Mentoring relationships through technology in the third space


  • Grace Yue Qi
  • Nona Press Queensland University of Technology
  • Michael Sankey



lived experience, third space, digital technology, higher education, mentoring


This study has its genesis in the ASCILITE Community Mentoring Program (CMP), in which the authors are active participants. This program runs primarily for the benefit of ASCILITE Members and involves partnering members from across the sector in professional mentoring relationships. The CMP is a vehicle designed to enhance specific knowledge, skills and capacities among the membership, where more experienced members work with those wishing to develop-up their expertise in agreed areas (ASCILITE, 2022).

Mentoring has been recognised as an important professional development medium for academics and professional staff working in higher education. These relationships are seen to provide personal growth opportunities that contribute to an individual’s career development and professional identity (re)formation (Qi, in press). Individuals who engage in mentoring are generally team-players, able to function flexibly and in an agile fashion in challenging work environments (Fenwick, 2016; Fenwick et al., 2012). These attributes bode well in building mentoring relationships and sense of belonging. During the mentorship, mentees and mentors build upon their multifaceted competences needed for collaborative, critical and creative work. They take an inquiry-based and reflective approach to build and expand connections, interactions and relational endeavours to potentially align with their personal and professional agenda. They constantly negotiate and self-position in the mentoring space to transcend disciplinary boundaries (Manoharan, 2020). Here, we are conscious of a fundamental question which alludes to mentees and mentors in how they might traverse and relate to their respective professional contexts and concurrently their learning and development opportunities within the mentoring relationships through technology.

More recently, Mentors and Mentees leverage the affordances of digital technologies to enhance access to each other, resources and learning across a multitude of contexts. In response to ever-diversified academia in Australasia, mentoring has been perceived as a deep, meaningful and reciprocal learning and developmental avenue. The hybridity of learning and development has created greater opportunities for richer learning experiences and ways to belong (Press et al., 2022).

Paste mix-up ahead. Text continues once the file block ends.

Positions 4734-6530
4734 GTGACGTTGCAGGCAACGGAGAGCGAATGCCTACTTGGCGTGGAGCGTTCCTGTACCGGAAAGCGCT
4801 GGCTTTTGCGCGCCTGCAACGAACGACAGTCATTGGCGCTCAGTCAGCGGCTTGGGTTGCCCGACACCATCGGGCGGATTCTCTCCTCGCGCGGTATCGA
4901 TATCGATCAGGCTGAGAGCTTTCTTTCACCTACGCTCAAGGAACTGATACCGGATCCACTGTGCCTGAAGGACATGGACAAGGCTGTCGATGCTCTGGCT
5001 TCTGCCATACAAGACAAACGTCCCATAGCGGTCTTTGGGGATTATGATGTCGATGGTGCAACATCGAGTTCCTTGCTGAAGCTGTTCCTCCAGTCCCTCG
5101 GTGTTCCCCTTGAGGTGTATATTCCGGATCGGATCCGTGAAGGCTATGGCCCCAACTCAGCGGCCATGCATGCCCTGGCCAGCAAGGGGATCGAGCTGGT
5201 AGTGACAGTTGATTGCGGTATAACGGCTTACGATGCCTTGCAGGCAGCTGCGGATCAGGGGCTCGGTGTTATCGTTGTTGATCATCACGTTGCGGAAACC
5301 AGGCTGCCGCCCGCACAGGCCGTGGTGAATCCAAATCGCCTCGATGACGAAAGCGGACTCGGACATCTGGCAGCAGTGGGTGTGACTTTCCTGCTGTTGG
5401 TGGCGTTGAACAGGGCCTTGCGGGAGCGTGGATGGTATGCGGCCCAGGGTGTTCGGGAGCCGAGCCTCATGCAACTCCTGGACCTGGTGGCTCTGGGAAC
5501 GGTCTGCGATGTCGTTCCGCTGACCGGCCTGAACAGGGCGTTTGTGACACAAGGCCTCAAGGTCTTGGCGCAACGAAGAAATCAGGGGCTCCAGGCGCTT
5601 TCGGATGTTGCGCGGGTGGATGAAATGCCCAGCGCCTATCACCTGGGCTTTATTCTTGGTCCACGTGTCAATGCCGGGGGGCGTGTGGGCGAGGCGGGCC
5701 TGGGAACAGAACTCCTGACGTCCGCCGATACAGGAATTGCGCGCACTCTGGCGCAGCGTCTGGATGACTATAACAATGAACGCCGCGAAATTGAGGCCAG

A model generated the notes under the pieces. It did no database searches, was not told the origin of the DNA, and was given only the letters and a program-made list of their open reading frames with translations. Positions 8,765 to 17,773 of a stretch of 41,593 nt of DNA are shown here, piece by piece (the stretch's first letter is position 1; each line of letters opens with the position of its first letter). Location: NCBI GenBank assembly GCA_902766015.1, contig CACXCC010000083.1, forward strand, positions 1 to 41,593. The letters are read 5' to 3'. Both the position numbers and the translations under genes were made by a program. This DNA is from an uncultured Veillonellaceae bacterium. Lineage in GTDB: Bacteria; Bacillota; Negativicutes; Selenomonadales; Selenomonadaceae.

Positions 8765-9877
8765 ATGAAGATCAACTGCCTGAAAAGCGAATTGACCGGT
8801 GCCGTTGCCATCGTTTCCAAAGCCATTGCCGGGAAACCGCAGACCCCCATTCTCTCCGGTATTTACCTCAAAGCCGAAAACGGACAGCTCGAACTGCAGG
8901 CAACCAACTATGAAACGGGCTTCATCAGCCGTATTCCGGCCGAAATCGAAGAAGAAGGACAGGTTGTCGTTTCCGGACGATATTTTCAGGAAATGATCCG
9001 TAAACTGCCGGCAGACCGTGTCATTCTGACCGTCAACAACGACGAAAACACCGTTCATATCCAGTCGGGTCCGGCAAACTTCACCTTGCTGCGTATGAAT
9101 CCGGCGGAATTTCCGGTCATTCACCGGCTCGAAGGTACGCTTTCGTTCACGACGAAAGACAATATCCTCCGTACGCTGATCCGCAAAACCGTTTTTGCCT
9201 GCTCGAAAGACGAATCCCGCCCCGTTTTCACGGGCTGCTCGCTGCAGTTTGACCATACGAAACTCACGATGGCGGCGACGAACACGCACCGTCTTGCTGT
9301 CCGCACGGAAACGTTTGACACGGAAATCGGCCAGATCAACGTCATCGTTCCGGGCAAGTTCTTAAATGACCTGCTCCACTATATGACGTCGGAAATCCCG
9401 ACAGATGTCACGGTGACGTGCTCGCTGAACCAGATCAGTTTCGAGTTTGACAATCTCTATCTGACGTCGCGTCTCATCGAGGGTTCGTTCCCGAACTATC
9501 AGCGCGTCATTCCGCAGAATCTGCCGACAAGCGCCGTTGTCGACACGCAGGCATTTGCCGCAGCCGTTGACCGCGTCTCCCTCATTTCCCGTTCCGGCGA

This study employs ‘Third Space’ as a metaphor to reimagine and analyse the relationships and learning of mentors in the mentorship as a co-developmental opportunity. The idea of Third Space derived from cultural theory explores spatial relationships (Padro, 2022; Whitchurch, 2012) and rejects the dichotomy of relationships. It however takes into consideration the contemporary, blended, socially enabled sites for participation and collaboration (Soja, 1996) intersecting with digital technologies. In this sense, mentoring is characterised by the hybrid nature of 21st century learning and development to seed opportunities for new ways of interactions and collaborations across disciplines, to help address the challenges of the modern university (Manoharan, 2020). To help the researchers understand the lived experiences and learnings derived from mentoring, this study has adopted a phenomenological approach that explore the nexus of learning, mentoring and digital technologies. The well-established ASCILITE CMP program then provides the ideal analytical lens into the Third Space, to address the following research questions:

  1. How do Mentors experience mentoring, and what do their relationships, learning and development look like?
  2. How and in what ways does the Third Space construct position a Mentor’s approach in framing their CMP mentoring activities?
  3. To what extent do digital technologies promote a sense of belonging for learning and development in the Third Space?
  4. How might mentoring be designed for the Third Space (re)shaped by digital technologies?

These questions pose complex concerns. Our empirical study is not necessarily to resolve all these challenging issues. Our point of departure is to raise awareness of mentorship through ongoing critical inquiries, reflexivity and considerations that contribute to the higher education community.






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